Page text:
Most patients gain weight in the 2 years after total knee arthroplasty: Comparison to a healthy control group

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Objective: While joint arthroplasty improves the functional ability of persons with severe knee osteoarthritis (OA), the long-term effects of surgical intervention on body mass have not been evaluated. The objective of this study was to determine if a reduction in body mass index (BMI) was present following unilateral total knee arthroplasty (TKA) compared to an age-matched healthy control group who did not have surgery. Method: One hundred and six adults with unilateral, end-stage knee OA and thirty-one persons without knee pain participated in the prospective longitudinal study. Subjects with OA underwent primary unilateral TKA and received post-operative out-patient physical therapy. Height, weight, quadriceps strength and self-perceived functional ability were measured at baseline and at a 2-year follow-up. Results: There was a significant interaction effect between body mass over time and subject group (P=0.017). BMI showed a significant increase over 2 years for the surgical group (P<0.001), but not for the control group (P=0.842). Sixty-six percent of the persons in the surgical group gained weight over the 2 years with an average weight gain of 6.4. kg, or 14 pounds, 2 years after their initial physical therapy visit. Educational level, marital status, income level and activity level prior to surgery were not related to post-surgical weight gain. Conclusion: The majority of subjects gain weight after surgery and this cannot be attributed to the effects of aging. Weight gain after TKA should be treated as an independent concern and management of orthopedic impairments will not result in weight loss. Post-operative care should include access to nutrition or weight management professionals in addition to medical and physical therapy services. © 2010 Osteoarthritis Research Society International.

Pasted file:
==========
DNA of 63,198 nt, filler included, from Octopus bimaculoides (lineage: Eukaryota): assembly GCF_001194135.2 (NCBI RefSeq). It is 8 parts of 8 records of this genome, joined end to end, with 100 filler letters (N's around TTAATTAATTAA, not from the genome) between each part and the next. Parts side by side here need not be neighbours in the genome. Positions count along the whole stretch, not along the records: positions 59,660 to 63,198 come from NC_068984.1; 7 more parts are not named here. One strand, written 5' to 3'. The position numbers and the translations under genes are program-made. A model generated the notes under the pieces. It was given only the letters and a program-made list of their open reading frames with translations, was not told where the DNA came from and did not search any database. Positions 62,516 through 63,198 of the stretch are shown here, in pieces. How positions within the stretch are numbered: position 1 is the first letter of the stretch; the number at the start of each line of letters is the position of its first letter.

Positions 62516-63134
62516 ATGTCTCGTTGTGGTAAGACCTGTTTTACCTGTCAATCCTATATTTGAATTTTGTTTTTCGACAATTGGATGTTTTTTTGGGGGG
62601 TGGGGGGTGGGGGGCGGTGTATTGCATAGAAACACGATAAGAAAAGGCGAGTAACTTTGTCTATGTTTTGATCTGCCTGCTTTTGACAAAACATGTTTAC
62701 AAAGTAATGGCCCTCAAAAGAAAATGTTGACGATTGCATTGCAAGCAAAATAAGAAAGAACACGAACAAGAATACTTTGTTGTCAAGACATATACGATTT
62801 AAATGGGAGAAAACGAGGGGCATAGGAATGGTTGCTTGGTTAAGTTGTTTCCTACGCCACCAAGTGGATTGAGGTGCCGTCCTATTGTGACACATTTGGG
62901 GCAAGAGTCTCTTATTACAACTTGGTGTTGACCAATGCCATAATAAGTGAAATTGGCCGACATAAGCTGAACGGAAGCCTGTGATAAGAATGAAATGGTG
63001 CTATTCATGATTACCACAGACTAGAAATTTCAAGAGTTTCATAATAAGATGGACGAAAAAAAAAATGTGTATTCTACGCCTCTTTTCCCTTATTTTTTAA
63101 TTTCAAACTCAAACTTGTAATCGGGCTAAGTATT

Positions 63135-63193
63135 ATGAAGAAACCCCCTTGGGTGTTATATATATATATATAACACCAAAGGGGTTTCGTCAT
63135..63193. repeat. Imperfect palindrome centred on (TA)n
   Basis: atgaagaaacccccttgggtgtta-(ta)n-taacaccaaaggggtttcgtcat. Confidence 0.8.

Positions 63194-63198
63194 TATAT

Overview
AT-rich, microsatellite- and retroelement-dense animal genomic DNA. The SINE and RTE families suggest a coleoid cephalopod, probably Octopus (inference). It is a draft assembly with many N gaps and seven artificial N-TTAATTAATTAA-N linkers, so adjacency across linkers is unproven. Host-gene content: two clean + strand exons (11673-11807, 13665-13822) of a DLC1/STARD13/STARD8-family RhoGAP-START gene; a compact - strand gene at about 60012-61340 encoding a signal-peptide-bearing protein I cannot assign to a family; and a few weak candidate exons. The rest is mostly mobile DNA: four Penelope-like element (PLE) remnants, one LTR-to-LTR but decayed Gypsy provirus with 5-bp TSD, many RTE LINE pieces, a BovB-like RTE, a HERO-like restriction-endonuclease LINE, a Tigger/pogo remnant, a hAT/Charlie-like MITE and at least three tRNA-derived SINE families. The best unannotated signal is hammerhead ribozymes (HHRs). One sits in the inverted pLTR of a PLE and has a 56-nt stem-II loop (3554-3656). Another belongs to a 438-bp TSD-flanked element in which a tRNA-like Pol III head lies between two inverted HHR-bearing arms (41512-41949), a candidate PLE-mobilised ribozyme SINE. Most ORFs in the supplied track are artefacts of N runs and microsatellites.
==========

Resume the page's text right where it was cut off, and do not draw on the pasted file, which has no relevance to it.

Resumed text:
Zeni, J. A., & Snyder-Mackler, L. (2010). Most patients gain weight in the 2 years after total knee arthroplasty: Comparison to a healthy control group. Osteoarthritis and Cartilage, 18(4), 510–514.

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